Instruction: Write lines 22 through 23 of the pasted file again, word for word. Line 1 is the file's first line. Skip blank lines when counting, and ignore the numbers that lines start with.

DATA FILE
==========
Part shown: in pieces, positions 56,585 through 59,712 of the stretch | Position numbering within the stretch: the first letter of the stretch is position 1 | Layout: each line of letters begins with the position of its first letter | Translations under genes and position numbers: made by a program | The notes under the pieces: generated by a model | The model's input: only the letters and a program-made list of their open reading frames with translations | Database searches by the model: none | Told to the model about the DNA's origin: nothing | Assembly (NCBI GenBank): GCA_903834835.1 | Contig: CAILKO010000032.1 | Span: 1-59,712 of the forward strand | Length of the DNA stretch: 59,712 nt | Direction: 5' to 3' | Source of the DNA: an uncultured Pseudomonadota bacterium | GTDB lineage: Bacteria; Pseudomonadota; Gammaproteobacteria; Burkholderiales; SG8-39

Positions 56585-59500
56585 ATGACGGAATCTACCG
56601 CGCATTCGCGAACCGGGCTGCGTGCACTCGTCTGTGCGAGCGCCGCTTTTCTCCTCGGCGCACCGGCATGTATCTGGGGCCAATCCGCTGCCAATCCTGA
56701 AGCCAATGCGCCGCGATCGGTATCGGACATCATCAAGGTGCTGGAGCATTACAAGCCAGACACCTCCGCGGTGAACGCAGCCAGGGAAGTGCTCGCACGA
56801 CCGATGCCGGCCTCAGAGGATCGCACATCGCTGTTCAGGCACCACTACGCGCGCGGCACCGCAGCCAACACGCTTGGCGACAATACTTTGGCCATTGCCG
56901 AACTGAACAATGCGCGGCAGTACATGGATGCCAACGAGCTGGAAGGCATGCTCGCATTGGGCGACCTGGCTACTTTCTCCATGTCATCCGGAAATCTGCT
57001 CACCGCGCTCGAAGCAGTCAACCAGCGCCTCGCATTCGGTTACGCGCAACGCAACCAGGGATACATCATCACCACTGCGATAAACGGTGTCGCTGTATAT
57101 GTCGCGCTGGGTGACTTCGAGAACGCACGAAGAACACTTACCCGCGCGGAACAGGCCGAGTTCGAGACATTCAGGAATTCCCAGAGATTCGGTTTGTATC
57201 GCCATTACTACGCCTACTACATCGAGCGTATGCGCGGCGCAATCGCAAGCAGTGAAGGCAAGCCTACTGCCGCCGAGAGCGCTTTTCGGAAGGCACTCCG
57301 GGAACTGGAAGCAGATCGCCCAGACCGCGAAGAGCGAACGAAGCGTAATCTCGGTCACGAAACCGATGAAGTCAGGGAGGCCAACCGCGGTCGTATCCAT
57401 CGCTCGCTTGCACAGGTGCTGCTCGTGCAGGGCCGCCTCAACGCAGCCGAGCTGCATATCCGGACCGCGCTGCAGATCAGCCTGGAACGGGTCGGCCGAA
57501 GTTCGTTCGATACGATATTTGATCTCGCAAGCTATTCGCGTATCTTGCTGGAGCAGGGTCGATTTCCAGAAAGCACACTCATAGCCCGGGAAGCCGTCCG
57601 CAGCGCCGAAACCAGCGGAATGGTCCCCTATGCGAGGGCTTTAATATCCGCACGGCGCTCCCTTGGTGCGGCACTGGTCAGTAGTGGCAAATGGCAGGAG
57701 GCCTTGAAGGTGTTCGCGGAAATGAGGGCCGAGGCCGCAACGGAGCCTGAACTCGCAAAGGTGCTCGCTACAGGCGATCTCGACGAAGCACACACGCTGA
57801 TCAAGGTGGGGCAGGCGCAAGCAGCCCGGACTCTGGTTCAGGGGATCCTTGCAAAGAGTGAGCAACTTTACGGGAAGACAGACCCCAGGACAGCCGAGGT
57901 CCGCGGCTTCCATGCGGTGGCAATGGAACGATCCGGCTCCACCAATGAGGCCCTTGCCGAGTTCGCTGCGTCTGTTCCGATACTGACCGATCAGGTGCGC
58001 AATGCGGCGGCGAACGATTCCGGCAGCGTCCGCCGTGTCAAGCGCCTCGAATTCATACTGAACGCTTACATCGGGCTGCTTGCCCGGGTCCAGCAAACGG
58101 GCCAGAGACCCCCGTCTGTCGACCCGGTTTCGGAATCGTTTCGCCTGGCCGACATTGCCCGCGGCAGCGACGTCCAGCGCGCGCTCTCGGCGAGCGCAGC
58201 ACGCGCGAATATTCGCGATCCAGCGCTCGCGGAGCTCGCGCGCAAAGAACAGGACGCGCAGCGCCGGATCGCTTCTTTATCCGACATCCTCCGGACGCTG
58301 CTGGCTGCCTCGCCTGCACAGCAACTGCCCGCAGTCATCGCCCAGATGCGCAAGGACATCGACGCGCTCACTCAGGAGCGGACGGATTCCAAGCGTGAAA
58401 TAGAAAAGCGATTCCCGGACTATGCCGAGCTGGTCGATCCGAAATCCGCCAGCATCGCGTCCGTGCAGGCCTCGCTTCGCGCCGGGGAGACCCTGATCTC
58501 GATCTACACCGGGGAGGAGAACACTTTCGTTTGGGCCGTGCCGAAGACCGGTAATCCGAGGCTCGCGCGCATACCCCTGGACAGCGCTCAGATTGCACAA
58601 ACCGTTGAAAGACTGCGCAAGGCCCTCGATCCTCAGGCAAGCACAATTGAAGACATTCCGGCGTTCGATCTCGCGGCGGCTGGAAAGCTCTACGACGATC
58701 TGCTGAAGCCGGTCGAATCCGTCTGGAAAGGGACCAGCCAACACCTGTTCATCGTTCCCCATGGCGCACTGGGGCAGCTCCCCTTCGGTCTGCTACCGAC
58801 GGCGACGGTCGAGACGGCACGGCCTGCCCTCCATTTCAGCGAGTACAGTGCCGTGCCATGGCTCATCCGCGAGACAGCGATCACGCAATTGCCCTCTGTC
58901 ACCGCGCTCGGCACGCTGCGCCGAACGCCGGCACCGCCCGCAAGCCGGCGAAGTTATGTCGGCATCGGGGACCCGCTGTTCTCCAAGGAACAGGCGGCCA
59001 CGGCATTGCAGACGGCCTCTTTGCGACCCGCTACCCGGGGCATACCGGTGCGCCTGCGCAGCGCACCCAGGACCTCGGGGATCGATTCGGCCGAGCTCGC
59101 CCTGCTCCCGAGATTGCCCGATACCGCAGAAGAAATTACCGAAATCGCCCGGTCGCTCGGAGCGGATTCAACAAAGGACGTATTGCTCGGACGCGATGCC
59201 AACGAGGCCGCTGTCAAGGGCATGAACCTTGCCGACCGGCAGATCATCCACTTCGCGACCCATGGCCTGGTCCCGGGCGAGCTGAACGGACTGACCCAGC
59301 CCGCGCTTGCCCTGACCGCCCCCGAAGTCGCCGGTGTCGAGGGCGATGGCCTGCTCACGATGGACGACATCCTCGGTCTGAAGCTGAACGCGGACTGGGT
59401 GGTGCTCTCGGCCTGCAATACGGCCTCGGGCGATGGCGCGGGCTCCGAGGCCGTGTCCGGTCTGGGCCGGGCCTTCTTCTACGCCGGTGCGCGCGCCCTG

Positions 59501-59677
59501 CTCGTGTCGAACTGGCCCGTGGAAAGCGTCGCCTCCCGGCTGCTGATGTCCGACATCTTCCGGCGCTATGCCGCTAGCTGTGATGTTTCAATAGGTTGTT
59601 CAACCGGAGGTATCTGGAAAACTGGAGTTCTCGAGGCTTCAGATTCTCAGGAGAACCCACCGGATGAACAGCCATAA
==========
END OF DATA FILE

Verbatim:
58401 TAGAAAAGCGATTCCCGGACTATGCCGAGCTGGTCGATCCGAAATCCGCCAGCATCGCGTCCGTGCAGGCCTCGCTTCGCGCCGGGGAGACCCTGATCTC
58501 GATCTACACCGGGGAGGAGAACACTTTCGTTTGGGCCGTGCCGAAGACCGGTAATCCGAGGCTCGCGCGCATACCCCTGGACAGCGCTCAGATTGCACAA